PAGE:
Five leading defense contractors -- Lockheed Martin, Boeing, General Dynamics, Northrop Grumman and Raytheon -- had combined sales to the US government of more than $110 billion in 2016. These companies are well-positioned as the government prepares to increase its investment in defense.
A new report uncovers the 5,600 San Diego County, Calif., businesses that are supported by the defense industry, accounting for 62,000 jobs. Jesse Gipe of the San Diego Regional Economic Development Corp. says planned increases to defense spending will benefit the area's economy.
The Army plans to invest an additional $535.5 million next year in the development of advanced radar capabilities for air and missile defense systems. Raytheon, Lockheed Martin, Northrop Grumman and Technovative Applications are working on the project.
The Air Force is planning to launch two advanced extremely high-frequency satellites in coming years, adding to the four already in orbit. These are designed to ensure communications in the event of a nuclear war.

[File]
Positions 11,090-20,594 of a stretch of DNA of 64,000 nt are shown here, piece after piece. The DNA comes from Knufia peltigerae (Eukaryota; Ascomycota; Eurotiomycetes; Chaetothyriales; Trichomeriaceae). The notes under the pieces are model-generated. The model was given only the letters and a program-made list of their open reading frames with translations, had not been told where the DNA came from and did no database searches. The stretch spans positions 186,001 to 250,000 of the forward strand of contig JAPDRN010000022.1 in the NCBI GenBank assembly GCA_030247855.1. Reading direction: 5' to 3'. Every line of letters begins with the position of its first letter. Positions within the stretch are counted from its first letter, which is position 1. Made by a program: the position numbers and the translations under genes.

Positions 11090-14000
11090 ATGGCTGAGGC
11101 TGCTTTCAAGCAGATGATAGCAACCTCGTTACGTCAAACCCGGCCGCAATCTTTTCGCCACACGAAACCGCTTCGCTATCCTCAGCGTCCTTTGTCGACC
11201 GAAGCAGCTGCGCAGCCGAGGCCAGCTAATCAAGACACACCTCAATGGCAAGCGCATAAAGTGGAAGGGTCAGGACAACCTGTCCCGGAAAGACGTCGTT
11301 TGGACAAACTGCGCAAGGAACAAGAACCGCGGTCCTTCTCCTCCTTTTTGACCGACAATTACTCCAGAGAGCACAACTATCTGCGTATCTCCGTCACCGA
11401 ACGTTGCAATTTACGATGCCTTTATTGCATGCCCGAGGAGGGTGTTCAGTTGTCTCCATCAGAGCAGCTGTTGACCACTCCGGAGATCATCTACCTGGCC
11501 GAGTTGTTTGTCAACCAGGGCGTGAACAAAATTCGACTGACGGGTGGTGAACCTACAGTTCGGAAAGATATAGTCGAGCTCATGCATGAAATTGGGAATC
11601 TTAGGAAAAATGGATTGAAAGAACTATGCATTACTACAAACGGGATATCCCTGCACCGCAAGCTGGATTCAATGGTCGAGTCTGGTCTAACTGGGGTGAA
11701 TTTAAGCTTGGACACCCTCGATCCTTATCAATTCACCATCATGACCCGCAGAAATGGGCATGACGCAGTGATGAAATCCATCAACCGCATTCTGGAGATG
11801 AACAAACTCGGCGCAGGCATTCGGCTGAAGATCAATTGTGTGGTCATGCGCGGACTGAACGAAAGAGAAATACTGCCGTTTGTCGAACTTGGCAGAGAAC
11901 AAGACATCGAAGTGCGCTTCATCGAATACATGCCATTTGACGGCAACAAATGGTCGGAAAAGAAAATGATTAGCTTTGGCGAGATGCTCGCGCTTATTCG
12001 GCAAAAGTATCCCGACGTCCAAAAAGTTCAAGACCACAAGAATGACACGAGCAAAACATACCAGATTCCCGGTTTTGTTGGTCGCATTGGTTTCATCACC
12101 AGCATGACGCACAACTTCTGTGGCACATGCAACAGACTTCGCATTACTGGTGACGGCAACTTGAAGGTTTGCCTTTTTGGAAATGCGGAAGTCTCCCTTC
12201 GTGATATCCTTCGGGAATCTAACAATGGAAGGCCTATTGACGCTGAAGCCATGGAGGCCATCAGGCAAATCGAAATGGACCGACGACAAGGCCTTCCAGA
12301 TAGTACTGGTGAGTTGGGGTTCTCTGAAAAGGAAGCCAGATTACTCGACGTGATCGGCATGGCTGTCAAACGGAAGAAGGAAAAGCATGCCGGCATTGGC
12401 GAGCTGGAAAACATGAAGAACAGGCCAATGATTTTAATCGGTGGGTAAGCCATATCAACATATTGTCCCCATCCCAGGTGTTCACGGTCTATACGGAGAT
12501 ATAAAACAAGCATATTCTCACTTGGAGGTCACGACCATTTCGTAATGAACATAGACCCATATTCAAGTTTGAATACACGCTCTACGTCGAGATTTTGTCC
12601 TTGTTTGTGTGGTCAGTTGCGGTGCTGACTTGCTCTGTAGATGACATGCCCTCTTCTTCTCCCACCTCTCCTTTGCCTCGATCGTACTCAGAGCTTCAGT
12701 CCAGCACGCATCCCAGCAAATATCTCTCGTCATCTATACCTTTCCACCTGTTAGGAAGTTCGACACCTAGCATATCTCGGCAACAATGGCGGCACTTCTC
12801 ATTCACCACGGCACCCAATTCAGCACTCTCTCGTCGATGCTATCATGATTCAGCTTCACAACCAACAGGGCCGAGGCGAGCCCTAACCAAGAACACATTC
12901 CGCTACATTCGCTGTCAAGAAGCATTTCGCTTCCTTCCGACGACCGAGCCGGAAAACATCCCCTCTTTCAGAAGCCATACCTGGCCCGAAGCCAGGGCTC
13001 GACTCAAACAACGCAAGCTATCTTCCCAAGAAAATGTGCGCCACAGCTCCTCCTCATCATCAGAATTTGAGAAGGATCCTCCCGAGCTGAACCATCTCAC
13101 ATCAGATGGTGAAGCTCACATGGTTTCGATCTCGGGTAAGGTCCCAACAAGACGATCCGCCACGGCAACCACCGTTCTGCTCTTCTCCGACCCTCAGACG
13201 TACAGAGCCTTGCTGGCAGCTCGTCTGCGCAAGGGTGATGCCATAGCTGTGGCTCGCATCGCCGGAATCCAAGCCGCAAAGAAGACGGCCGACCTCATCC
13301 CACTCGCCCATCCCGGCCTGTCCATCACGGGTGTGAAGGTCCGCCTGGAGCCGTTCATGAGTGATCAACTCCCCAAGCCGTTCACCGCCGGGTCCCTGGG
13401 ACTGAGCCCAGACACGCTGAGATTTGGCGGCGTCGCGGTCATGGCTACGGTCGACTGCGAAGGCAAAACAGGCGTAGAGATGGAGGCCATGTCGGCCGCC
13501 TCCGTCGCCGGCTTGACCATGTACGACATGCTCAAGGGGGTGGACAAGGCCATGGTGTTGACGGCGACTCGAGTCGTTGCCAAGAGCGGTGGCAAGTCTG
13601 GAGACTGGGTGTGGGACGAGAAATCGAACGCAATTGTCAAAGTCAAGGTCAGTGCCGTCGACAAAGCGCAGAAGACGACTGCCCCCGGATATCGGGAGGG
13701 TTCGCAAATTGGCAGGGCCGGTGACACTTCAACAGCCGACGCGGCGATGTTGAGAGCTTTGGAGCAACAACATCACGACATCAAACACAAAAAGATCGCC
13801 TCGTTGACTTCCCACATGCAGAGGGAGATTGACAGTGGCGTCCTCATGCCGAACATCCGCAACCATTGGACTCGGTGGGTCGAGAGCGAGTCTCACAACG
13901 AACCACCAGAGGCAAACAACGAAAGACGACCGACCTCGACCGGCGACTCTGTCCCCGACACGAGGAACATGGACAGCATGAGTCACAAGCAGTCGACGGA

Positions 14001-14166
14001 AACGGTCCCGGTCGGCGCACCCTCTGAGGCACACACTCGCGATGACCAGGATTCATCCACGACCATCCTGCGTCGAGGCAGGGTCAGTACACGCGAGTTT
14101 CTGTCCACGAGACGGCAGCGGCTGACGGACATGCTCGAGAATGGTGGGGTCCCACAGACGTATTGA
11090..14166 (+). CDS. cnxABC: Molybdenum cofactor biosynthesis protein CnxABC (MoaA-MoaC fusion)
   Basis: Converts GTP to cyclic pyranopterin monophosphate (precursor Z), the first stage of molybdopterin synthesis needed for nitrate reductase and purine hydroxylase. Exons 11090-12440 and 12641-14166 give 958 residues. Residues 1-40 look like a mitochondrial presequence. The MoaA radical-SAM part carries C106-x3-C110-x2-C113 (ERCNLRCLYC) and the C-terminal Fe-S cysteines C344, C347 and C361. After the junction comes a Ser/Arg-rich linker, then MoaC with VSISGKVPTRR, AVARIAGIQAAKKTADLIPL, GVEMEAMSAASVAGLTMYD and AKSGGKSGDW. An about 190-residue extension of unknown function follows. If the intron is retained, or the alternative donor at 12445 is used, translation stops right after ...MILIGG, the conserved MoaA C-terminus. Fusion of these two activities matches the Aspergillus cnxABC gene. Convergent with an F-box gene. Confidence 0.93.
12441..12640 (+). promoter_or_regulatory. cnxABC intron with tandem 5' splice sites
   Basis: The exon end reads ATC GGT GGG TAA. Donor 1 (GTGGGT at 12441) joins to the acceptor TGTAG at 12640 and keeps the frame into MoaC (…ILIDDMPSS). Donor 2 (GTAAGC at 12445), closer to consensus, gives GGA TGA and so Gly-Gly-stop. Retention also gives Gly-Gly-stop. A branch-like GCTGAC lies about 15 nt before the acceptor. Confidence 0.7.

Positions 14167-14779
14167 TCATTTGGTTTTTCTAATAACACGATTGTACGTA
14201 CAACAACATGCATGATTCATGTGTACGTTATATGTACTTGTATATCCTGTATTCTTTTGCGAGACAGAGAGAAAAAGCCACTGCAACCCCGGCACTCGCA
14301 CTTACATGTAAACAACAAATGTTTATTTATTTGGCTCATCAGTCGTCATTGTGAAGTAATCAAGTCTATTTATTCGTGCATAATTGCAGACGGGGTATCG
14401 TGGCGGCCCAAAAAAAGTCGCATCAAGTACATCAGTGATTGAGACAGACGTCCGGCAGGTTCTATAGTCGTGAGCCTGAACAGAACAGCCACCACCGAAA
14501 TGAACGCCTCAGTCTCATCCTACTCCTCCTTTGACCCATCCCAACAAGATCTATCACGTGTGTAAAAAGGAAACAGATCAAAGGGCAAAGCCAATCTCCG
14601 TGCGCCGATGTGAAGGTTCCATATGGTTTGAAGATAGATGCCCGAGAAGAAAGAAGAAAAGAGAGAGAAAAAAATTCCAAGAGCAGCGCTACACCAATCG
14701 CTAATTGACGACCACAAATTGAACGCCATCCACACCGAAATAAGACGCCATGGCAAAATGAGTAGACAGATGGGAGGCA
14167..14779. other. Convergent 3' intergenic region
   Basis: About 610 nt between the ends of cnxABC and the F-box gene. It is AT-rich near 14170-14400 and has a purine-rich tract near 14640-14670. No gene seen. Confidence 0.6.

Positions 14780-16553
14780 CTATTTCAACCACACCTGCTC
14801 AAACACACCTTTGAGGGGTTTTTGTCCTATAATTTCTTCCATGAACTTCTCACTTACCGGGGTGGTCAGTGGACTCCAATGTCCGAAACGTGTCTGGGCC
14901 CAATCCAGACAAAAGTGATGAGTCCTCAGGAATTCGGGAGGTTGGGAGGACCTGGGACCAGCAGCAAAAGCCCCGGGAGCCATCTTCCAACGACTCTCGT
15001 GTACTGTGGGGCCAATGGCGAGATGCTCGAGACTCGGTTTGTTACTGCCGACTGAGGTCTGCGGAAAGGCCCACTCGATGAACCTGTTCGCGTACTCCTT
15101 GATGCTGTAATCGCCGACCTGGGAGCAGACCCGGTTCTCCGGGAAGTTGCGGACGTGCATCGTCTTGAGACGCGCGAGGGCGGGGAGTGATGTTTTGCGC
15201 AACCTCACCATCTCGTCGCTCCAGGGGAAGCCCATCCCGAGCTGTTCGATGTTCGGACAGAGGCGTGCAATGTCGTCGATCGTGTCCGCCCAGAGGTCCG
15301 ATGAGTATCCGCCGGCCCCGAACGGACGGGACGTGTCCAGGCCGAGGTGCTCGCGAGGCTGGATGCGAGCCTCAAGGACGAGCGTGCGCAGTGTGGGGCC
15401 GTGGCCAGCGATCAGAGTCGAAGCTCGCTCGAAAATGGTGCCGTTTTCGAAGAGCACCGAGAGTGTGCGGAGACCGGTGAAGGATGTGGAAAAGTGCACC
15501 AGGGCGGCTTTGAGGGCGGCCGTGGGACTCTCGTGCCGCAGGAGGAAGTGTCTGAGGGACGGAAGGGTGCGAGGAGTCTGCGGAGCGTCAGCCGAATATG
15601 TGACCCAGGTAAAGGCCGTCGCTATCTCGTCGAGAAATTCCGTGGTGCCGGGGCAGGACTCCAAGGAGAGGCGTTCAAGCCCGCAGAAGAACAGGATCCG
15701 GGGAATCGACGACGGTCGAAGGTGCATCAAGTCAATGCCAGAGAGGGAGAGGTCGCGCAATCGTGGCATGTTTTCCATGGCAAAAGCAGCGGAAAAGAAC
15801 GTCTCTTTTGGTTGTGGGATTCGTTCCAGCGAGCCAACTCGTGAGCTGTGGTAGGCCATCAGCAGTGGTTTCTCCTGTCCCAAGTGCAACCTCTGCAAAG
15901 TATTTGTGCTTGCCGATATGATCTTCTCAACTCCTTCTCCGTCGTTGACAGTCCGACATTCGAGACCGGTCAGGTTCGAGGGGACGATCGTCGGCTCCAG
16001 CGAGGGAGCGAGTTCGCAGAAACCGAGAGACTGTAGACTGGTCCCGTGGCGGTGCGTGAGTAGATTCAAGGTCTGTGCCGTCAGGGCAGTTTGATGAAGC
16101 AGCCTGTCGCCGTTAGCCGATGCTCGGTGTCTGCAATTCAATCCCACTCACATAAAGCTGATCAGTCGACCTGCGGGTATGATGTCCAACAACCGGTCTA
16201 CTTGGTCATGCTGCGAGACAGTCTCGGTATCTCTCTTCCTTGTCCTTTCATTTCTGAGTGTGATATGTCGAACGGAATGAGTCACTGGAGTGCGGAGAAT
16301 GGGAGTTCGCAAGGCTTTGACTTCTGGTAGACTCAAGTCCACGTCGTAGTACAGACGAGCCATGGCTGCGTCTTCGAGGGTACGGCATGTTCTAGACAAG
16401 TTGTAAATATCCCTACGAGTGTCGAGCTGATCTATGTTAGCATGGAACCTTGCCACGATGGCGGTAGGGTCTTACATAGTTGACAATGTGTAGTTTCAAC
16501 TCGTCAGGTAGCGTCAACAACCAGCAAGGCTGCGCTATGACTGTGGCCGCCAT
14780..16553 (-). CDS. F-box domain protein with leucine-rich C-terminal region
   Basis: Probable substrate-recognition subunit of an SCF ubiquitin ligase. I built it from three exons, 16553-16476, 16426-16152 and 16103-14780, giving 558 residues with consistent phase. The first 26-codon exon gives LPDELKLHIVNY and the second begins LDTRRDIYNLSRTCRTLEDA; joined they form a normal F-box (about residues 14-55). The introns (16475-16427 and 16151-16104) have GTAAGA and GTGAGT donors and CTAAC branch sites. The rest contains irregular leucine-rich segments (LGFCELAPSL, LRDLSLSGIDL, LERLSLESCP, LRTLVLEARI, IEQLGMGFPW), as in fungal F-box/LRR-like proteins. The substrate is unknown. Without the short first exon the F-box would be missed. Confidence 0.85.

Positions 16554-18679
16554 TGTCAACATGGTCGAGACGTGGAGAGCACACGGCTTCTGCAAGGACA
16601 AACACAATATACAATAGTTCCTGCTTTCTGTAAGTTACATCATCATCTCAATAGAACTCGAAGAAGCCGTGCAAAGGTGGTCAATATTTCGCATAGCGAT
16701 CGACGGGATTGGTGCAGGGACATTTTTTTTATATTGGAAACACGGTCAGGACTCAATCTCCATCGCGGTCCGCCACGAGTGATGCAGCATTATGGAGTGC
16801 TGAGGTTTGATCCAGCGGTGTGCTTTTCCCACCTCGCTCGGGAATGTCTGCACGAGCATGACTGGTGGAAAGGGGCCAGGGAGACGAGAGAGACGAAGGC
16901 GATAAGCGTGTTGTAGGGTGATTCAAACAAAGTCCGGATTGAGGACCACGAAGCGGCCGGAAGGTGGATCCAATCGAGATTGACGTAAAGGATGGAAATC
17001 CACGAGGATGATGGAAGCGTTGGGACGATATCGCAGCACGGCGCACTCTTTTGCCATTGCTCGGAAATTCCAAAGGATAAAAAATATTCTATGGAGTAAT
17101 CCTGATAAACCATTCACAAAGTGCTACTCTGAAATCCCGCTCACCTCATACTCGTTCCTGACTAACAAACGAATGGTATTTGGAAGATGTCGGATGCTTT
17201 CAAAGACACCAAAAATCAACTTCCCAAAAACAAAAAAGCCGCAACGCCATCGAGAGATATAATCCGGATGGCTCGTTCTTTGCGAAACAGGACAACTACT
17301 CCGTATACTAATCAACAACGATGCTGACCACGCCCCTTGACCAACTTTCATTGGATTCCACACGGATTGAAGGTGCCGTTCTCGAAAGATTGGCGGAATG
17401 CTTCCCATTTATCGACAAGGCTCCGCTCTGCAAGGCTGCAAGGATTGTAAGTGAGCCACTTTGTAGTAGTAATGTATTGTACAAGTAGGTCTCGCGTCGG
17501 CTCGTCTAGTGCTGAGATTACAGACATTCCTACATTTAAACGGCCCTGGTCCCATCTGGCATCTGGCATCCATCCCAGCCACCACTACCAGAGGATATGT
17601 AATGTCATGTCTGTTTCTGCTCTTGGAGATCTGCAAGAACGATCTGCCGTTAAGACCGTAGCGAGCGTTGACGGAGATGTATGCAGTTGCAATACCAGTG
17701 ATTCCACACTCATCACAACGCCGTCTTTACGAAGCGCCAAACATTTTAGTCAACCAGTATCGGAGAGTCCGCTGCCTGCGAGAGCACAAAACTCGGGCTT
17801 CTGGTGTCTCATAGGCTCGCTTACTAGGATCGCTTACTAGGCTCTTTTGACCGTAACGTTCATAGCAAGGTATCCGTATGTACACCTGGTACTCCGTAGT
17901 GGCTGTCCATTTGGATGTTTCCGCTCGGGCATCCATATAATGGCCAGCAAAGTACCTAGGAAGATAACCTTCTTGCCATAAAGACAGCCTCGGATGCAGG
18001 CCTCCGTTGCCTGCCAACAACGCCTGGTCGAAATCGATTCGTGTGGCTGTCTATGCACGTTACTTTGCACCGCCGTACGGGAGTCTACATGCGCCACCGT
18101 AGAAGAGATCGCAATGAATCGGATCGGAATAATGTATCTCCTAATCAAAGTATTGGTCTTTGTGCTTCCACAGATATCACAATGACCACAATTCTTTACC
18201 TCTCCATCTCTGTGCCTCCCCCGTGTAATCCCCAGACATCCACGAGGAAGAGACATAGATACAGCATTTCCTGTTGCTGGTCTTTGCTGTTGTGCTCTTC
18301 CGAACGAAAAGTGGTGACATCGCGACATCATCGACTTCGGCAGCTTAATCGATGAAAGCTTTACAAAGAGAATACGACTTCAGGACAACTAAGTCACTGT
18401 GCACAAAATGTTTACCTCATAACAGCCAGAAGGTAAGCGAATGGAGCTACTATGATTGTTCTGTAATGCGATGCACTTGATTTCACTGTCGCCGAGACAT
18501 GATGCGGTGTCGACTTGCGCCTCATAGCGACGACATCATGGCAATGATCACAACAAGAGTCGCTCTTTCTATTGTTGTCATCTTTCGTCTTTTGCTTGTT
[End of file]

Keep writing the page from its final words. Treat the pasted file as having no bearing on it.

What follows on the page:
A Federal Aviation Administration airworthiness directive set to kick in on Feb. 28 will require repetitive inspections of many models of Textron Aviation twin-engine airplanes to check for cracks in the left and right forward lower carry-through spar caps. Cracked spar caps are to be replaced before further flight and inspection results reported to the FAA.
NASA has approved the SpaceX Falcon 9 rocket for certain science missions.
Lisa Gordon-Hagerty has been confirmed by the Senate as the Department of Energy's undersecretary for nuclear security. John Gibson received confirmation as the chief management officer for the Defense Department.
Secretary of State Rex Tillerson has met with Turkish leader Recep Tayyip Erdogan to ease tensions between the two nations over US-backed Kurdish fighters in Syria. At a NATO meeting in Brussels, Defense Secretary James Mattis said the two nations are finding common ground.
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